In the past I’ve looked at the strategy some IT leaders are using to reduce data center energy costs by locating data centers off the beaten path. Iceland was one case I examined because the small country has an abundance of clean energy—hydroelectric and geothermal—as well as a large fiber channel to mainland Europe.
But it’s not just Iceland. It’s increasingly looking like the Scandinavian countries with their temperate climates and tax breaks are becoming important destinations of choice for large North American IT giants that want to serve mainland Europe, a place that is notorious for having very expensive electricity. France and England each average around 20 cents per kilowatt hour while Germany runs as high as 34 cents per kilowatt hour. Compare that to the American range of 8 to 17 cents with reports of data centers in North Carolina and Washington State paying around 5 cents.
Google announced earlier this month that it will invest another 450 million euros ($600 million) in a Finish data center on top of the 350 million euros it’s already invested. This comes at a critical time when Nokia, the Finish IT leader, is itself struggling, signified by an announcement in September that it was selling its handset business to Microsoft.
The Hamina facility uses seawater cooling to dissipate heat from servers, a fairly novel approach that helps reduce energy costs related to running chillers at most normal data centers. Overall, the more temperate Finnish climate is an advantage for locating data centers there along with the government’s willingness to extend tax incentives.
It’s not just Finland, though. Norway’s Green Mountain Data Center, a colocation center which bills itself as the greenest in the world because it uses 100 percent renewable energy and also takes advantage of seawater cooling, has itself rolled out very competitive long term power rates precisely because of the long term pricing visibility of its hydroelectric power. The data center is offering customers locked in electricity pricing for between 3 and 10 years at the rate of 3.75 euro cents per kilowatt hour.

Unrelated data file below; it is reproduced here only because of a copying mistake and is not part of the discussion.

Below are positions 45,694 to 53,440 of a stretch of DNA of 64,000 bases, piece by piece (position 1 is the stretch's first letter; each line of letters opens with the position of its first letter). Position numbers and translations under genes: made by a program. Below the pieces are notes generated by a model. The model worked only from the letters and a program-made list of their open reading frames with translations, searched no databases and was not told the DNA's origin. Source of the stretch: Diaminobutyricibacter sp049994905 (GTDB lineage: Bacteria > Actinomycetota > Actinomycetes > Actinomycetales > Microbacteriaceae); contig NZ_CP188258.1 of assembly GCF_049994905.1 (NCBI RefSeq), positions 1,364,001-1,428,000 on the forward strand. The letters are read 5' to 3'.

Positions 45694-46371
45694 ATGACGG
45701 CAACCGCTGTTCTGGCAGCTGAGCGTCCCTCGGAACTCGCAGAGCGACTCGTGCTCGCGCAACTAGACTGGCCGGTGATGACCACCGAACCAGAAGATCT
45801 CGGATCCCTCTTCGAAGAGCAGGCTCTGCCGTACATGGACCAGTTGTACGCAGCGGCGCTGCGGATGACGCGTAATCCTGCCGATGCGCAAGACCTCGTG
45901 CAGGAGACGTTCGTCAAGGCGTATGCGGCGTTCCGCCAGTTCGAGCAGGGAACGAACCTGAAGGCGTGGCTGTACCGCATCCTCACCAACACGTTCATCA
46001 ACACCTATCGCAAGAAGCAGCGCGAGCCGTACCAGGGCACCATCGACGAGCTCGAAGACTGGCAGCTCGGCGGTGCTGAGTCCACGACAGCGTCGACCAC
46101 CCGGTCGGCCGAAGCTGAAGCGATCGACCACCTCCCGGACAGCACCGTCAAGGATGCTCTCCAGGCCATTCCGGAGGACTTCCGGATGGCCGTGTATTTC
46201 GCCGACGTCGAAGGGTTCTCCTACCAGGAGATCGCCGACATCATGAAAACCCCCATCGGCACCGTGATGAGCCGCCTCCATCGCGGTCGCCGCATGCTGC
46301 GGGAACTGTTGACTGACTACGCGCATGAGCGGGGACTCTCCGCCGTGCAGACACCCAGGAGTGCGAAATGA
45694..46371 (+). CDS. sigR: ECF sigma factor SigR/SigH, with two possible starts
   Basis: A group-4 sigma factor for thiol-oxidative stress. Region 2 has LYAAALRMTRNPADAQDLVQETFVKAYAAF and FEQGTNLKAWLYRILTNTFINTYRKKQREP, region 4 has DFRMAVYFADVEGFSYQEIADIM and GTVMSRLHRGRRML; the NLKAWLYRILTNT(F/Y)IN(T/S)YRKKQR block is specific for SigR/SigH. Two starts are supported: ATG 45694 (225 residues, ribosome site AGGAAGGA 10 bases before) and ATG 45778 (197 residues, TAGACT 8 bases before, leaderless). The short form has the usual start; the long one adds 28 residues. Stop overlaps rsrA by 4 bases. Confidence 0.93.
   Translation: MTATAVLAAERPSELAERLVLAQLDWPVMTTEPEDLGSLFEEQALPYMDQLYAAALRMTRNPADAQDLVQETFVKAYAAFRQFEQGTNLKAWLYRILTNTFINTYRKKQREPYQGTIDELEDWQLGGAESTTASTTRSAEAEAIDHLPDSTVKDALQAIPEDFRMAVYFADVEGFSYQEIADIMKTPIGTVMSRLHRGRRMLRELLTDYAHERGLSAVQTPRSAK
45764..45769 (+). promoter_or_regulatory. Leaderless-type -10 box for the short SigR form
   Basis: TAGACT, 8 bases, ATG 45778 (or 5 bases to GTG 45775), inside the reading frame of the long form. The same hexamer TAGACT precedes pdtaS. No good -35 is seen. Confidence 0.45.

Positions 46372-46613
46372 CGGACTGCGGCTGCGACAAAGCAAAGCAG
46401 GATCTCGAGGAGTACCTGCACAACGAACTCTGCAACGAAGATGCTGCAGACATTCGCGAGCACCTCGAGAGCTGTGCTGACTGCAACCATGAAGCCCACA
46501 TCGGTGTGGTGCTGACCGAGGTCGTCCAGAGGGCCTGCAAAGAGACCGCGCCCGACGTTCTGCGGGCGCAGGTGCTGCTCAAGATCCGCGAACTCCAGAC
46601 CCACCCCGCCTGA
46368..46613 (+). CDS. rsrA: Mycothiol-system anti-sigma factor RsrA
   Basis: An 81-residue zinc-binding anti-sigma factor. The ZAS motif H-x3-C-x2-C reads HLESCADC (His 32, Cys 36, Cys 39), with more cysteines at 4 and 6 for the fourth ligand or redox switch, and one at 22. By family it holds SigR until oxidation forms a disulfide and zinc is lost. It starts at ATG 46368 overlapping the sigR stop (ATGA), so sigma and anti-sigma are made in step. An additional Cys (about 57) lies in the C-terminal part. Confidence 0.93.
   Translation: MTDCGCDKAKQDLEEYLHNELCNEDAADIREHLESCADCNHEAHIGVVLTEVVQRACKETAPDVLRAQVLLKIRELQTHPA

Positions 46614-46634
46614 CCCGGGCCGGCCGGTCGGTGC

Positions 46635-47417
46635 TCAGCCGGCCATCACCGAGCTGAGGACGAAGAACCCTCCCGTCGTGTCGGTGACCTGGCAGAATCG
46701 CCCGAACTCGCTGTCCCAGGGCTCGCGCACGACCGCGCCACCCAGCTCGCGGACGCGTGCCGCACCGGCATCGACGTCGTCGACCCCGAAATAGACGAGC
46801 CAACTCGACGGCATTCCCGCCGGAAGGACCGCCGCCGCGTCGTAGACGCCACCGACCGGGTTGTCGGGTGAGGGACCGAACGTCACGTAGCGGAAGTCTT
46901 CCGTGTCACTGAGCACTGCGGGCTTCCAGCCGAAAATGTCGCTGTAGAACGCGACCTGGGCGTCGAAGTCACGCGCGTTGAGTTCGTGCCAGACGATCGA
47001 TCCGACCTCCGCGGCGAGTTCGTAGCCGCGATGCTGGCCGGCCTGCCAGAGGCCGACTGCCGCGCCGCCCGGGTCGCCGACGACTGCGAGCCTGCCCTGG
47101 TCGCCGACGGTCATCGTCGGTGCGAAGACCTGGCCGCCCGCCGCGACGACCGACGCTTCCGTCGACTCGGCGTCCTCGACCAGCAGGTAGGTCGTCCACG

Finally, Sweden has grabbed headlines, because of Facebook’s $750 million investment in a data center in Lulea, Sweden. Temperatures are low in Lulea where they have not risen above 30 degrees Celsius for more than 24 hours since 1961. The Lule River generates so much hydroelectric power that it’s producing a 50 percent surplus of energy.
Facebook’s Lulea data center is also near a technology university, should Facebook want to invest in, for example, a research collaboration or make further cloud investments. One criticism of the tax incentives IT giants have received in Scandinavia centers around the fact there’s an initial large investment which drives the local economy through construction, but long term employment is usually far less as data center staffing is typically light with servers executing tasks night and day. From one perspective these data centers are effectively information warehouses. The Swedish government provided an investment grant of 103 million kronor ($18.6 million dollars) to Facebook.
It’s fair to say that a one off data center isn’t going to turn around the IT game in a place like Finland, that has struggled with Nokia’s decline. Rather, the hope is that a larger data center hub forms in these locations as it has in places like North Caorlina.
Global demand for cloud services like streaming video, data analytics, online music libraries, email and search will continue to drive IT leaders to locate data centers in places where broadband infrastructure is solid and where energy pricing is stable. If there’s been one lesson from the growth of data center infrastructure in Scandinavia it’s not just that companies like Facebook and Google want clean power, it’s that stable electricity pricing, which is a key advantage of renewable energy, can help drive data center business to new and promising locations.